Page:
4. The ALJ held another hearing in December 1997. The ALJ had before him the remanded issue regarding the 1987 injury and a new claim stemming from the 1992 injury. The ALJ consolidated the remanded issue with the second claim, noting that the remanded issue was a "relatively minor issue" for which separate proceedings were unnecessary. Pet. App. A40. The ALJ ruled against petitioner on the remanded issue and found that petitioner's actual earnings in the modified duty position reasonably and fairly represented his wage-earning capacity during 1990-1991, when he occupied that position. Id. at A17, A40-A44. Accordingly, the ALJ awarded no further relief on the original claim. The ALJ then addressed the second claim, which sought compensation for petitioner's disability after the second injury. Id. at A44-A59. The ALJ awarded petitioner compensation for temporary total disability from May 1992 to December 1995, permanent total disability from December 1995 until petitioner became self-employed in August 1997, and permanent partial disability thereafter.3 Id. at A61-A62.
Petitioner filed a motion for reconsideration, seeking clarification of whether his two claims had been consolidated as a single cause of action and requesting a de minimis benefits award for his 1987 injury. Pet. App. A63-A64; see Metropolitan Stevedore Co. v. Rambo, 521 U.S. 121 (1997) (discussing nominal compensation awards). The ALJ denied the motion, stating that the claims had been consolidated for purposes of the hearing and that although the second claim arose out of an aggravation of the original injury, the claims were not a single cause of action and "represented two separate and distinct injuries." Pet. App. A64. As for a de minimis or nominal award for the 1987 claim, the ALJ concluded that the rationale for such awards-to keep open the window of opportunity to file for modification of an award under 33 U.S.C. 922 if "future events or circumstances change a potential disability into an actual one"-was inapplicable in this case because the window for filing a modification request remained open based on the ongoing compensation award on the second claim. Pet. App. A64-A66.

5. Petitioner thereupon filed applications for fee awards under Section 28 of the LHWCA, 33 U.S.C. 928, with both the Benefits Review Board and the court of appeals, seeking fees for his attorney's work before each body for the proceedings reviewing the first ALJ decision on his claim relating to the 1987 injury. Pet. App. A6. See also 20 C.F.R. 702.132(a) (application for attorney's fees shall be made to decision-maker before whom services were performed).
The Benefits Review Board denied the fee petition on the ground that petitioner had not been successful in those review proceedings. App., infra, 2a. The Board then denied petitioner's motion for reconsideration. Pet. App. A68-A72. The Board rejected petitioner's argument that under Hensley v. Eckerhart, 461 U.S. 424 (1983), he was entitled to fees because the 1987 injury was "interrelated" with the 1992 injury on which his second claim was based. Pet. App. A70. The Board noted that the fact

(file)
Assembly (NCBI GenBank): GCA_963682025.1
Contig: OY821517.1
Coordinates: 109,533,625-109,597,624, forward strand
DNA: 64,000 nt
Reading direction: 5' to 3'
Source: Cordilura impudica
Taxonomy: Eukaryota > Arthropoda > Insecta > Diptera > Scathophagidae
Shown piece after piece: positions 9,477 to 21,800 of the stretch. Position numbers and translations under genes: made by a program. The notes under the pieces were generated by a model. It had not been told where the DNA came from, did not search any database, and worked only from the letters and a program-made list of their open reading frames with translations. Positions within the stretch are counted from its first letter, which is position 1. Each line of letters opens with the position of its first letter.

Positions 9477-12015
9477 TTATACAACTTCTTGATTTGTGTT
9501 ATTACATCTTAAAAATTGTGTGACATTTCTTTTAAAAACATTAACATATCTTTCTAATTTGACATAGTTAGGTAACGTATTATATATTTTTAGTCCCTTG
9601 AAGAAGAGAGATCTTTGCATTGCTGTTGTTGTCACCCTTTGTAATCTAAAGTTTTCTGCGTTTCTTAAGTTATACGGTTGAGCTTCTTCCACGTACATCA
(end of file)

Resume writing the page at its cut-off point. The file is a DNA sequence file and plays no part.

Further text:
that [petitioner's] present loss in wage-earning capacity [(i.e., that which occurred after the 1992 injury)] is due to both the 1987 and 1992 injuries does not make [petitioner] successful for the period of time prior to the second injury, which is the only period of time in question for the attorney services performed before the Board.
Id. at A71. The Board further noted that "although Hensley permits a fee for interrelated claims, the claims here clearly [were] severable as the [attorney's] work performed before the Board represents time expended prior to the 1992 injury." Ibid.4
The court of appeals, without opinion, denied petitioner's application for fees for representation before that court. Pet. App. A1. Petitioner's motion for panel reconsideration was then denied without opinion by order of July 13, 1999. Id. at A2. On July 26, 1999, petitioner sought to file a petition for rehearing en banc, which the clerk's office refused to accept because the pleading addressed a non-dispositive order. Pet. 8. When petitioner filed a motion for leave to file the petition for rehearing en banc, the court of appeals denied leave to file, treating the petition as one seeking en banc review of the July 13 order denying reconsideration. Pet. App. A3.





ARGUMENT

The court of appeals correctly denied petitioner's applications for attorney's fees, and that denial does not conflict with any decision of this Court or any other court of appeals. Further review is therefore unwarranted. The order of the court of appeals denying petitioner leave to file a petition for rehearing en banc also presents no circuit conflict and does not warrant review by this Court.